Outcomes of early parent-child adrenocortical attunement in the high-risk offspring of depressed parents.

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Outcomes of early parent-child adrenocortical attunement in the high-risk offspring of depressed parents.

Dev Psychobiol. 2018 05;60(4):468-482

Authors: Merwin SM, Barrios C, Smith VC, Lemay EP, Dougherty LR

Abstract
This study examined the impact of parent-child attunement of morning cortisol on parenting and child outcomes in dyads with and without parental depression. Participants included 142 parent-child dyads (3-5 years-old) who provided morning cortisol samples at Wave 1, and 98 dyads returned for the 3-year follow-up at Wave 2. Results indicated that for parents with a history of depression and for female children, stronger attunement predicted increases in parental hostility from Wave 1 to Wave 2. For females only, stronger attunement was related to children’s depressive symptoms at Wave 1 and Wave 2. Stronger attunement was also associated with increases in children’s depressive symptoms from Wave 1 to Wave 2, poorer psychosocial functioning at Wave 1, and ADHD symptoms at Wave 2. Findings highlight attunement as an important biological process related to parenting and child outcomes and suggest it may play a role in the intergenerational transmission of depression risk.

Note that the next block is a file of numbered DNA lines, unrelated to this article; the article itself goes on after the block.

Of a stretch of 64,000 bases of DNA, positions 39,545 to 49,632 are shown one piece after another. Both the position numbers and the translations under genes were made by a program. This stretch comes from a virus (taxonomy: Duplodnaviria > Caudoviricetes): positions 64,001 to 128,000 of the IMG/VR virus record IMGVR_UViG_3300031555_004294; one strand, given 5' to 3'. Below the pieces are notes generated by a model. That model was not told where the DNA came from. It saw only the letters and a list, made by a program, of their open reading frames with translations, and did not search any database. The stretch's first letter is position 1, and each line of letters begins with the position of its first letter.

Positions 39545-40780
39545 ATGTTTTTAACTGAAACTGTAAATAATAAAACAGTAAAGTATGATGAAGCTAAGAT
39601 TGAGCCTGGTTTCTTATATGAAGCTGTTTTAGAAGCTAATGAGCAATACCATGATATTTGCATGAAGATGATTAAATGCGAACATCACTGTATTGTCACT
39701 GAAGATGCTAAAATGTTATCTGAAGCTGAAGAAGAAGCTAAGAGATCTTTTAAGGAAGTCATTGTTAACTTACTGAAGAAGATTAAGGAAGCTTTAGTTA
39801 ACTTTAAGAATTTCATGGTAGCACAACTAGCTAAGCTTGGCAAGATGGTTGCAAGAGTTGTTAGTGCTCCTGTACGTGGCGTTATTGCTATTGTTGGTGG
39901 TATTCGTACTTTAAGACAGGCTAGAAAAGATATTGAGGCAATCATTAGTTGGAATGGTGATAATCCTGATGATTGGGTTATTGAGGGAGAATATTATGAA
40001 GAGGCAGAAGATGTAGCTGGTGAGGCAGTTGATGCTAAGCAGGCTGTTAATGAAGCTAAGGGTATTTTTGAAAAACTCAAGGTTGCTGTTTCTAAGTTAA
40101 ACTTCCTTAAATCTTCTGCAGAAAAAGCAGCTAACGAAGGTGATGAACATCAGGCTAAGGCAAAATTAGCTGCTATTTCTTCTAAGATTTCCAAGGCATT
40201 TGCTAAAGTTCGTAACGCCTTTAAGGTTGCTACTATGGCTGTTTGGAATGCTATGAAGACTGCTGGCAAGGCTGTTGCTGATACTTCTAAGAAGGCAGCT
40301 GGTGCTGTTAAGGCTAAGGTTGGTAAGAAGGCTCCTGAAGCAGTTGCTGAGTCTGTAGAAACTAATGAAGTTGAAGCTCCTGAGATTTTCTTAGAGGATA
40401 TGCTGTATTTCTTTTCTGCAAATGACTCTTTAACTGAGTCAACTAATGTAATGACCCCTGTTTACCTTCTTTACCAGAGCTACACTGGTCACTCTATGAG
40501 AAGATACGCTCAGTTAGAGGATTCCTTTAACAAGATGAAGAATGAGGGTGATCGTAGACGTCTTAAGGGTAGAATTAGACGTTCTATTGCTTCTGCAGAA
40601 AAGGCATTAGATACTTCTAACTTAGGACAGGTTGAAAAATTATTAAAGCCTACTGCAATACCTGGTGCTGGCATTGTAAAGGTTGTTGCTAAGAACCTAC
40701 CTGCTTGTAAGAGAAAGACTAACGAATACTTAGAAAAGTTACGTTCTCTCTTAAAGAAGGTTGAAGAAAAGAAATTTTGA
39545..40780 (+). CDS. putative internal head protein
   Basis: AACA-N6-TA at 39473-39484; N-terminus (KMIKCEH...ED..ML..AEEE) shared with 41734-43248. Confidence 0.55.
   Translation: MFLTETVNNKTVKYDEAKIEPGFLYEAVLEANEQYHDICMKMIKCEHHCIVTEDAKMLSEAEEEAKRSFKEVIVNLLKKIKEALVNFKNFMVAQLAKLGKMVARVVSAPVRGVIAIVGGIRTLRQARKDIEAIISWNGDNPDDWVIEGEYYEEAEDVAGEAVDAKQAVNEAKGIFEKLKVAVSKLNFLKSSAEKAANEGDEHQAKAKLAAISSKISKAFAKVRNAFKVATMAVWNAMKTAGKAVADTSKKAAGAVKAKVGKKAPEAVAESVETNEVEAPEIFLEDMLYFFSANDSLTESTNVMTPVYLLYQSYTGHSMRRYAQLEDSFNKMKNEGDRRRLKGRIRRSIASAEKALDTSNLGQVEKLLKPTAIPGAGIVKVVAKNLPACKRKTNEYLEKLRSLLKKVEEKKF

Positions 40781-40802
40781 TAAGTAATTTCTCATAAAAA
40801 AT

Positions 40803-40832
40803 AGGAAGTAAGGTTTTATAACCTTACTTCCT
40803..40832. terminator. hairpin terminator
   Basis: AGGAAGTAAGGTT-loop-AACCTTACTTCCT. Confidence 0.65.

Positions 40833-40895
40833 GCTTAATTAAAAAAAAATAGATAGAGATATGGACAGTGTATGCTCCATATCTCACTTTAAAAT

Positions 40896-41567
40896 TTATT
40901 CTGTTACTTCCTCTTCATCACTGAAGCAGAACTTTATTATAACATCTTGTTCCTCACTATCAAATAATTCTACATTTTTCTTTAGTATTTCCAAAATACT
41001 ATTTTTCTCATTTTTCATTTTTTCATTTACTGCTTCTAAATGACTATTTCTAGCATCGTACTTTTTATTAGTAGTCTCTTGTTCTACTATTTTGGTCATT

PMID: 29528109 [PubMed – indexed for MEDLINE]

via https://www.ncbi.nlm.nih.gov/pubmed/29528109?dopt=Abstract


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